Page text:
Heat recovery ventilation (HRV) systems are becoming increasingly important in Australia, particularly in airtight buildings. These systems are designed to recover the heat from the outgoing stale air and use it to preheat the incoming fresh air. This not only improves the energy efficiency of the building, but also provides a number of health and comfort benefits.
One of the main benefits of HRV systems is improved indoor air quality. By constantly bringing in fresh air from outside, HRV systems help to reduce the levels of pollutants and allergens in the air. This is particularly important for people with respiratory issues, such as asthma and allergies, as well as for those who are sensitive to poor air quality.
Another benefit of HRV systems is that they can help to reduce the levels of mould and condensation in a building. Mould and condensation can cause a number of health problems, such as respiratory issues, allergies, and asthma. It can also cause damage to the building’s structure and can lead to costly repairs. By constantly ventilating the building and removing moisture, HRV systems can help to prevent the growth of mould and reduce the levels of condensation.
In addition to the health benefits, HRV systems also provide significant energy efficiency benefits. By recovering the heat from the outgoing stale air and using it to preheat the incoming fresh air, HRV systems can help to reduce the energy consumption of the building. This can lead to significant cost savings on energy bills, particularly in air tight buildings where the energy efficiency is of paramount importance.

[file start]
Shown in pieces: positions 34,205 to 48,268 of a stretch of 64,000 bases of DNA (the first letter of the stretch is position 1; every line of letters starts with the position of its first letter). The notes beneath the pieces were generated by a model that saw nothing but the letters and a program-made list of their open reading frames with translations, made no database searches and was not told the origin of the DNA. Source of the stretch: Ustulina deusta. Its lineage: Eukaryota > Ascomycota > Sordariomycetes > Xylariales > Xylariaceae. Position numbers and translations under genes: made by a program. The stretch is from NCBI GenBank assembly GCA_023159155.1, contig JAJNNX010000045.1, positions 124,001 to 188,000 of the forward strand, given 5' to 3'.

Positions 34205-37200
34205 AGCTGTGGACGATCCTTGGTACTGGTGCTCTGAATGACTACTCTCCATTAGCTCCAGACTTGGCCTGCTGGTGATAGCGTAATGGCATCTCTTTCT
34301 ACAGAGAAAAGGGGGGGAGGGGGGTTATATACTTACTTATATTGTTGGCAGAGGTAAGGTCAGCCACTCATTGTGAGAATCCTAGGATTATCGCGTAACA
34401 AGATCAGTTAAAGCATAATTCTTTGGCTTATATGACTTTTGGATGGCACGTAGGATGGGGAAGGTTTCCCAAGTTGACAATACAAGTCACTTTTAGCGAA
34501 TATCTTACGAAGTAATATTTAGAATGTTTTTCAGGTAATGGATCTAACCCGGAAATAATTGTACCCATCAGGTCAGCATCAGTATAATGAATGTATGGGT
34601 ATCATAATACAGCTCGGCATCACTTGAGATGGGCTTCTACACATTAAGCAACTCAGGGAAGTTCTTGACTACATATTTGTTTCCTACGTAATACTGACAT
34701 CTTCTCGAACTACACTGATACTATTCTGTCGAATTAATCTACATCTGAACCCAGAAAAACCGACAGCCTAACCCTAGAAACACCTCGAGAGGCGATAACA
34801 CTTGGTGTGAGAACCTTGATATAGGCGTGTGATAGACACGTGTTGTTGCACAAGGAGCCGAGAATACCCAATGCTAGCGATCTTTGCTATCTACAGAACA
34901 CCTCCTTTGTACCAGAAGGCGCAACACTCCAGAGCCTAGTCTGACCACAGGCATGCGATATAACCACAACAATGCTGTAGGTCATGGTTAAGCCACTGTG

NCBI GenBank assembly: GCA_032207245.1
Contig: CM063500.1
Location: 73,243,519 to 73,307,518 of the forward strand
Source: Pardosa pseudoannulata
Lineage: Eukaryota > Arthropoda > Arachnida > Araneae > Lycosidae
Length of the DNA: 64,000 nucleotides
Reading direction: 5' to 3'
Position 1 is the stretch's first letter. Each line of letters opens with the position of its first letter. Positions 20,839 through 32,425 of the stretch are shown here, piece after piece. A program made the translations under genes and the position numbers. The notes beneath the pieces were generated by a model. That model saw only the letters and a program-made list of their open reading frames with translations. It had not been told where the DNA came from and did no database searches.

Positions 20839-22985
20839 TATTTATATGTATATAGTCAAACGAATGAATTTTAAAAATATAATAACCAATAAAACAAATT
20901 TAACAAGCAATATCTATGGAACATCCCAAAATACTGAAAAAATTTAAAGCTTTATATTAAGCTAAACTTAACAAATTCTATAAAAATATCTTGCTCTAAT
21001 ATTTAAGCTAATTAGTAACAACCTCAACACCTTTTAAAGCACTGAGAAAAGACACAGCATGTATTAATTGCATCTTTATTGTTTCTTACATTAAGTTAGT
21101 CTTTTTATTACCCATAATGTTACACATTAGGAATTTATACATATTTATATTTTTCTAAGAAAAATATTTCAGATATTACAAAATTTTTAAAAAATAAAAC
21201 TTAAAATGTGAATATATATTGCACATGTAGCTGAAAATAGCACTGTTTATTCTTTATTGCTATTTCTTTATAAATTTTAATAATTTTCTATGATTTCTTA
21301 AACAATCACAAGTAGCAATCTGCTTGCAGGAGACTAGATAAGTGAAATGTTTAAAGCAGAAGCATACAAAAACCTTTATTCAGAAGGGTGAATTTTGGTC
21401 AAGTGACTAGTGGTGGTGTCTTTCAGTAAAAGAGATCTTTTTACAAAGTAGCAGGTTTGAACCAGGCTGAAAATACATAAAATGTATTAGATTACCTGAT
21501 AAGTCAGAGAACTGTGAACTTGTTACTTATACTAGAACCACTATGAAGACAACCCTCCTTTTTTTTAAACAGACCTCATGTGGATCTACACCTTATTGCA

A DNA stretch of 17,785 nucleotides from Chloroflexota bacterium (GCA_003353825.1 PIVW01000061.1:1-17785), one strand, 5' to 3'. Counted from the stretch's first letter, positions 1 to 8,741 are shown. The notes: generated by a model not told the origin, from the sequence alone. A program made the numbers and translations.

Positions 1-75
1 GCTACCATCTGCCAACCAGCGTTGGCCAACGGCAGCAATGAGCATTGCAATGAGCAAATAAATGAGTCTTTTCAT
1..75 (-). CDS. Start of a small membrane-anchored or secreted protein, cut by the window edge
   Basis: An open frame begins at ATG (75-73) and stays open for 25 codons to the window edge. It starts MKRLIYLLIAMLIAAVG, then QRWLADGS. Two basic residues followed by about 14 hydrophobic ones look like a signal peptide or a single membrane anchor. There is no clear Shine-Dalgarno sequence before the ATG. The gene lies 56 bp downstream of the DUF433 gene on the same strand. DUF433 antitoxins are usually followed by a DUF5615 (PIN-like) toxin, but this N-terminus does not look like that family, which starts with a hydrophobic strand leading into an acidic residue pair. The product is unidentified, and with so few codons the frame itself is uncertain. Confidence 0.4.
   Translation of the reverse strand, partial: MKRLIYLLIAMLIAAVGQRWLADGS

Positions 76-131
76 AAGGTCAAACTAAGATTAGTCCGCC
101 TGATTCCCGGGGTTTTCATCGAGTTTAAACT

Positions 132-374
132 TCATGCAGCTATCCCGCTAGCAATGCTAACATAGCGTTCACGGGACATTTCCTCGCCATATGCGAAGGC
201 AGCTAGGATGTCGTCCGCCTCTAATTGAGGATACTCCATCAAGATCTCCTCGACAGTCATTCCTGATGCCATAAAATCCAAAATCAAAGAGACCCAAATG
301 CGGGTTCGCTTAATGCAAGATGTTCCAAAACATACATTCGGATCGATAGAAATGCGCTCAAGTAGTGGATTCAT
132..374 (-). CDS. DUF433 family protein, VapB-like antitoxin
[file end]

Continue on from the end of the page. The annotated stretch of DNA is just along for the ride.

The Australian National Construction Code (NCC) recognises the importance of HRV systems and has included provisions for these systems in the Building Code of Australia (BCA). Specifically, the BCA requires that all new buildings provide a minimum level of natural or mechanical ventilation to ensure a healthy and comfortable indoor environment. Additionally, the NCC also requires that buildings meet certain energy efficiency requirements, and the use of HRV systems can help buildings to achieve these requirements.
In conclusion, heat recovery ventilation systems are becoming increasingly important in Australia, particularly in airtight buildings. These systems provide a number of health and energy efficiency benefits, including improved indoor air quality, reduced levels of mould and condensation, and cost savings on energy bills.
If you’re building or renovating, it’s worth considering the installation of a Heat Recovery Ventilation System. The Australian National Construction Code (NCC) also recognises the importance of HRV systems and has included provisions for these systems in the Building Code of Australia (BCA) to ensure a healthy and comfortable indoor environment and energy efficiency.
For more information about Heat Recovery Ventilation, or to book in a no obligation consultation, please reach out to our friendly team at Vector HRV.